5 More Women Sue Bill Gothard, Alleging Sexual Abuse and Harassment


Five more women have added their complaints to a lawsuit accusing Institute in Basic Life Principles (IBLP) founder Bill Gothard, now 81, of sexual abuse and harassment.

They join five women who filed suit in October against IBLP, saying the institute ignored and mismanaged their complaints of Gothard’s and other staff’s behavior. IBLP asked the court to dismiss the lawsuit for lack of supporting facts. Attorneys for the women asked for permission to refile the suit.

They did, this time with twice as many plaintiffs, including one who brings the first accusation of rape against Gothard. His name was also added as a defendant, according to legal documents reviewed by CT.

Lawsuits only tell one side of a story, and Gothard denied the charges. “Oh no. Never never. Oh! That’s horrible,” he told The Washington Post, which broke the story. “Never in my life have I touched a girl sexually. I’m shocked to even hear that.”

In a “further confession and request” attached to the amended lawsuit, Gothard states he “was very wrong in holding hands, giving hugs, and touching [the] hair and feet” of the “young ladies” whom he selected as his personal assistants (or for other roles at IBLP headquarters). He adds: “I was also wrong in making statements that caused emotional turmoil and confusion.”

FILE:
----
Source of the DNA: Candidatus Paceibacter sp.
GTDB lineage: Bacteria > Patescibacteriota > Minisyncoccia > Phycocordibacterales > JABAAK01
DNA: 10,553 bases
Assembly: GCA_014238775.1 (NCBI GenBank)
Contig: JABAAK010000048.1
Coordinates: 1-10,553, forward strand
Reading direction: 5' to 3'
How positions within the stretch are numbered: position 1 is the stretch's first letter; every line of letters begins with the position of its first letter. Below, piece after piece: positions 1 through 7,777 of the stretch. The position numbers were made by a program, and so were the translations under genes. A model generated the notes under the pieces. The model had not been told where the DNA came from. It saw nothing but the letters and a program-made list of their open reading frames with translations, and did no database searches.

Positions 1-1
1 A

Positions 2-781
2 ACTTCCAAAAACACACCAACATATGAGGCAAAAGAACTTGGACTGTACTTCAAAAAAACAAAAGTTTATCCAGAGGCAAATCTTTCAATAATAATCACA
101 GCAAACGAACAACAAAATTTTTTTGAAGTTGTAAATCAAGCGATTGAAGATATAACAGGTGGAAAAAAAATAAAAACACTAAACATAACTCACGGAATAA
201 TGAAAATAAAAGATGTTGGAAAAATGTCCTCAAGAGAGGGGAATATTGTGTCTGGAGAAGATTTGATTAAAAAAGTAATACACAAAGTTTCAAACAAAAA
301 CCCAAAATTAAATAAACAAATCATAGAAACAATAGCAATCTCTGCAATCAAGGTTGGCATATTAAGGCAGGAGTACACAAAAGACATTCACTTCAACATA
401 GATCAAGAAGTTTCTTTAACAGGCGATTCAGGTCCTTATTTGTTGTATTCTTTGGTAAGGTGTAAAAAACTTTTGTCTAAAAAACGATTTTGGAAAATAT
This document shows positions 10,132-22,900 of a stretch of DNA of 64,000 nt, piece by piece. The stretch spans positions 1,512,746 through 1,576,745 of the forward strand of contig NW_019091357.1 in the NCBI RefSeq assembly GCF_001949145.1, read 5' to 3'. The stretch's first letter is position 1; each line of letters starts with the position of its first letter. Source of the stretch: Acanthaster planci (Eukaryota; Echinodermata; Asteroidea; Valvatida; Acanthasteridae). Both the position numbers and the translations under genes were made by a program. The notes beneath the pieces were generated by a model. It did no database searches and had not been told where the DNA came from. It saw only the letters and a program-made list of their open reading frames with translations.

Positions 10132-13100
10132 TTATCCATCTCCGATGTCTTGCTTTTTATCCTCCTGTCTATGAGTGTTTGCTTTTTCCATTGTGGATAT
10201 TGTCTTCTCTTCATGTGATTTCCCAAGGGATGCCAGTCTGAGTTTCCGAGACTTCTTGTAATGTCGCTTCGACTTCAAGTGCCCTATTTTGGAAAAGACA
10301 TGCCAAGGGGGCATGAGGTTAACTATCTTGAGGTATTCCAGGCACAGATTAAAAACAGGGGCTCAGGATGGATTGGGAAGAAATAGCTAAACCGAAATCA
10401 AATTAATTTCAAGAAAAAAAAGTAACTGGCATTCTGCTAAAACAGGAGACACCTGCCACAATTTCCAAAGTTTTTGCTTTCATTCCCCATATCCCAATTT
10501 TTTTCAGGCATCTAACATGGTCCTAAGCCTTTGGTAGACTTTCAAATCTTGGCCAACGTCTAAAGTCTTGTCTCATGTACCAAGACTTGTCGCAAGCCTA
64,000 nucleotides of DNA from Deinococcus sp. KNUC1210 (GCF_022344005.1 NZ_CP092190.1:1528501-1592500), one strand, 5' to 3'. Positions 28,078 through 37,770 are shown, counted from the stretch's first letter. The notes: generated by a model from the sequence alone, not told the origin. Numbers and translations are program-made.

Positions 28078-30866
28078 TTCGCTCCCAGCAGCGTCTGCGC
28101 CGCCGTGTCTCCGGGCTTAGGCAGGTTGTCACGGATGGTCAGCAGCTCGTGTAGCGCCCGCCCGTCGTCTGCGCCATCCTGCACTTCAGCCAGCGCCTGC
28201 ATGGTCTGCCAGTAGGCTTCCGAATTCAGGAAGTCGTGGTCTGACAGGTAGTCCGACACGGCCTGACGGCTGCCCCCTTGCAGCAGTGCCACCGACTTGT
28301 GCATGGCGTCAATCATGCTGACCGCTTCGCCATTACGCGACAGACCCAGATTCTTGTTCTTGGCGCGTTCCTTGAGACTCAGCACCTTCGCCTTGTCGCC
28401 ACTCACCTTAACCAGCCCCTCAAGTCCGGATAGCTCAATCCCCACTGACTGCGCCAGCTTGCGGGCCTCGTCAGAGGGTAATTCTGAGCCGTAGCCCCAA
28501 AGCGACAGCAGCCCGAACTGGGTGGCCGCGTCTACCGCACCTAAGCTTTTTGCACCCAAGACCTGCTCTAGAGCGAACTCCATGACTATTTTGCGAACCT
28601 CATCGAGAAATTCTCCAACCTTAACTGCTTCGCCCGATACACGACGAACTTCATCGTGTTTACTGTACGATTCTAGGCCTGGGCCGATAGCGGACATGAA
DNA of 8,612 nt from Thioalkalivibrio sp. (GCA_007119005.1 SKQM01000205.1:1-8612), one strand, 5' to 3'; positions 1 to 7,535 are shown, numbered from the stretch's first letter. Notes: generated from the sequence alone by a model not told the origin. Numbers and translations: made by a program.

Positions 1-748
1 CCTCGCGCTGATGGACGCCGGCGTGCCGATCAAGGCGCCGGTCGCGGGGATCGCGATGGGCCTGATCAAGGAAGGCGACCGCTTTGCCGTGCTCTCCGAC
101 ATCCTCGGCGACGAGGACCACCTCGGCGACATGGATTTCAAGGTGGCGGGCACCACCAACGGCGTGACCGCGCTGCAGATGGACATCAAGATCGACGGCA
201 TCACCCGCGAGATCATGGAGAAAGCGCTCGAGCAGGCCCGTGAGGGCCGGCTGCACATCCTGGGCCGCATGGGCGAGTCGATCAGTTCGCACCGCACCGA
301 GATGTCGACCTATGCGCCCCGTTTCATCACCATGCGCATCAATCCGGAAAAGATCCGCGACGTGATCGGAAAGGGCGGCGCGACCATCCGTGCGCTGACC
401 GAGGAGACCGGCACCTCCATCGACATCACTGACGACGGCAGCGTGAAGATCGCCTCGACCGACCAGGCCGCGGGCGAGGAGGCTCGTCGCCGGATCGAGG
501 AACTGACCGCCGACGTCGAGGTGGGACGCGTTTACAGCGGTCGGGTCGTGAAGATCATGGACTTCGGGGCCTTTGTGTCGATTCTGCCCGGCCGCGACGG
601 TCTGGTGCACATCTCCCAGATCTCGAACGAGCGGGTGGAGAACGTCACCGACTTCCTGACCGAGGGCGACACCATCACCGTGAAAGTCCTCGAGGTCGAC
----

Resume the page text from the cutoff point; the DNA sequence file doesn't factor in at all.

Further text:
Gothard asks for the “opportunity to confess my sins” to each woman and ask their forgiveness. He concludes: “I pray sincerely that God will bring healing to each individual that I have so greviously damaged.”

In an affidavit attached to the amended lawsuit, Gothard states that he has attempted to contact all the women “in accordance with Matthew 18:15–17,” and that he is ready to return to active ministry because he has “fulfilled as far as possible [the] instruction” of Matthew 5:23–24, which guided his earlier resignation. He also states:

The IBLP board has responded to this lawsuit unwisely and not even contacted me for information or assistance. The board is handling the case unwisely as I have the information they need. This is a shameful waste of donors [sic] money.

All of the women were IBLP participants, and eight either volunteered or were employed by the institute. Much of their alleged abuse happened when they were minors, and some while they were supposed to be receiving counseling for abuse, according to the lawsuit.

“The unsupervised counseling received by young women … by patriarchal figures (who were agents and employees of IBLP) was a standard part of IBLP programs and activities,” states the lawsuit.

It claims the institute “frequently received reports of the sexual abuse, sexual harassment, and inappropriate/unauthorized touching occurring to certain interns, employees, and participants of its programs,” but failed to investigate or report any of it until February 2014.

That investigation led to Gothard’s resignation; however, the IBLP board of directors later found that Gothard had acted inappropriately but not criminally, and it critiqued the women’s attorney for “us[ing] the media to propagate false and misleading statements” against current IBLP leaders. (According to World, the lead attorney for the women is the son of the attorney that led IBLP’s investigation of Gothard.)

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SOURCE: Christianity Today, Sarah Eekhoff Zylstra